"The take off was to be over the harbor, in the English Channel. It was pitch-black darkness, there was a "black out". The harbor was blockaded by immense barrage balloons floating and suspended by large steel cables. The German planes would fly in and shear their wings off on the balloon cables. The British would lower the barrage balloons to let our planes fly out. After our entire group was out, the balloons were allowed to float up again. When we took off, we took off at 20-second intervals. The anticipation to be the plane thundering down the darkened runway was an exciting experience. We flew at 20-second intervals at a designated fixed air speed toward the target. The first mission was flown at night so the usual evasive type flying patterns were unnecessary. The pathfinder ship would locate the target and drop a flare at the "IP" (Initial Point) and a flare on the target. At the "IP" the bombardier took over the controls and flies the plane with the bombsite until over the target area. When over the target area, every third plane flies at an altitude variation of 1000 feet, no formation or flight leader. The altitude variation was to prevent mid air collision during flight. So it was 1000 feet altitude variations and 20 second intervals. We were flying in the dark, and with radio silence. We were flying with our instruments with only small ultraviolet lamps over the instruments. It was so dark you could not see the other planes, even inside your own plane. The only visible light was the "IP" flare, target flare, and the distant, mute flash of our bombs exploding on the ground far below. After the bombardier yells, "Bombs away", the pilot regains control of the plane from the bombardier. The pilot returns the plane to the base. While on the return flight back to base we passed over the Island of Guernsey. The island was still heavily fortified and as we crossed over, an aerial flare exploded with massive flash. The entire sky lit up and the Marauders were like huge silhouettes in the sky. The aerial flare was so bright it nearly blinded us. Almost simultaneously, the German artillery opened fire on our position with 88-millimeter anti-aircraft guns. They sky was still lit up, so we could not see the flash of the immense cannons below. As the flare faded, you could see the heavy contrast of the brightly exploding flak projectiles against the pitch darkness of the night. After a time, the incoming artillery fell away behind our aircraft and we came in and all landed safely with no injuries or battle damage reported. I slept well that night.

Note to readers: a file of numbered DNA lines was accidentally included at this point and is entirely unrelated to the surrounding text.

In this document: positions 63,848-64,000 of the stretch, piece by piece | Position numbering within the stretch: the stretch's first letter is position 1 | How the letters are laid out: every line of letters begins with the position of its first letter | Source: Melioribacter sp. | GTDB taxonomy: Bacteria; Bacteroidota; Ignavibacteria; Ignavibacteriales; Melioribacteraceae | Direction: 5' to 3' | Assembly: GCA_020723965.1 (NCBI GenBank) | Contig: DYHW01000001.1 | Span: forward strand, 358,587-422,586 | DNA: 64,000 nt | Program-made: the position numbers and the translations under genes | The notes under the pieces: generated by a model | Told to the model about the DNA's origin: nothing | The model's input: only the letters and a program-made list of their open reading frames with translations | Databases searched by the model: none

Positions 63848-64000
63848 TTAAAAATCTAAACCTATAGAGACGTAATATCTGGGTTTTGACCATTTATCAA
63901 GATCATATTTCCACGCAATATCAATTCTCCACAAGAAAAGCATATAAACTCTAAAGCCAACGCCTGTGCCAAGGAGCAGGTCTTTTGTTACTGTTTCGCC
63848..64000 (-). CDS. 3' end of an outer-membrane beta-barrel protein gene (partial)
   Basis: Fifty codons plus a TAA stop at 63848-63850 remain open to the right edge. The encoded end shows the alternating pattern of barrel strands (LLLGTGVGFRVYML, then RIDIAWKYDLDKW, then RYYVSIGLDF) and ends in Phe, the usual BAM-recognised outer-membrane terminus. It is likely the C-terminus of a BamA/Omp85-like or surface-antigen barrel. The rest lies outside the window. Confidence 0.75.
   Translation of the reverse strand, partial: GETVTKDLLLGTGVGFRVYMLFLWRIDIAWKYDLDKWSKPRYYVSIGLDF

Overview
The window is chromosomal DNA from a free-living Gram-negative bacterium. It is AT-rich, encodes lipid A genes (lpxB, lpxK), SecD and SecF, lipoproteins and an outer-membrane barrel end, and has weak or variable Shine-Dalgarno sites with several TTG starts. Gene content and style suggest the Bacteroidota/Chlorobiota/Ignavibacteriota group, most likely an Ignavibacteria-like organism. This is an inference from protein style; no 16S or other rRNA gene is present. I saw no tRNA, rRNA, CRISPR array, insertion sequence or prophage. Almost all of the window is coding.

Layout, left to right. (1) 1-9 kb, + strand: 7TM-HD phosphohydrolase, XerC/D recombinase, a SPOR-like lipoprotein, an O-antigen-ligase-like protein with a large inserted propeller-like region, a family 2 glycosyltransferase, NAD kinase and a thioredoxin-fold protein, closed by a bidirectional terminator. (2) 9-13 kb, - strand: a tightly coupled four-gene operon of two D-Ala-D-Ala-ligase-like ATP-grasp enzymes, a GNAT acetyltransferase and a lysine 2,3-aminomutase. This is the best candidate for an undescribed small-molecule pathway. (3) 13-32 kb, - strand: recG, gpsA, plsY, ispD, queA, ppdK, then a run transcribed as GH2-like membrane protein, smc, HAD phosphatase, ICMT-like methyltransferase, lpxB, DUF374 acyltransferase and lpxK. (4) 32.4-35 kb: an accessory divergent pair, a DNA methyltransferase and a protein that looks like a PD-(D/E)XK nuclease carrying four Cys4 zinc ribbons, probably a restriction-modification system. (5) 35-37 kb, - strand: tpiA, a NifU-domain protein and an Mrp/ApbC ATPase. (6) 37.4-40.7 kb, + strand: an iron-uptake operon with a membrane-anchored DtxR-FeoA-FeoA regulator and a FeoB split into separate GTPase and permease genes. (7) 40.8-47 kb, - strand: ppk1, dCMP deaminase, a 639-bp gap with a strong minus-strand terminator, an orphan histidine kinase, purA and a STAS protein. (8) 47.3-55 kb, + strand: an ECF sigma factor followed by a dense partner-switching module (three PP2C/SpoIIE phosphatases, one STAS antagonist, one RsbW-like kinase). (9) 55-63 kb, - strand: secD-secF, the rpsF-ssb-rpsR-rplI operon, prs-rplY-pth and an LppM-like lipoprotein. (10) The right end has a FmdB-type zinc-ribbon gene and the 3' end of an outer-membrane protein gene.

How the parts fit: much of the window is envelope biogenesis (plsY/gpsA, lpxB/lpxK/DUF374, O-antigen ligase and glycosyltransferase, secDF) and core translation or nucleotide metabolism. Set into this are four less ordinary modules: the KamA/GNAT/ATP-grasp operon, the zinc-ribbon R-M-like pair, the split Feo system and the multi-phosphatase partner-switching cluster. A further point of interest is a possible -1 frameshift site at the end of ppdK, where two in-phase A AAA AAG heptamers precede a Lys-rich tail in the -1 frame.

"We eventually got orders to move from Beaulieu, England to an airfield in France. The French airfield was "A-20" on the Cherbourg Peninsula. Just before we crossed over to France we left a lot of excess stuff behind. I scrounged up a short coat to sleep in. The ground crews went across the channel in boats. The ground people got around on bicycle and they were not allowed to take their bikes on the boats so they begged us to fly their bikes over the channel for them, so we put them in the bomb bay and flew them across. When we landed, it was on a newly made landing field. The landing field was made of those large perforated steel plates attached to the ground with huge, long staples. The ground crew had problems because the staple edges worked loose and were really chewing up our tires.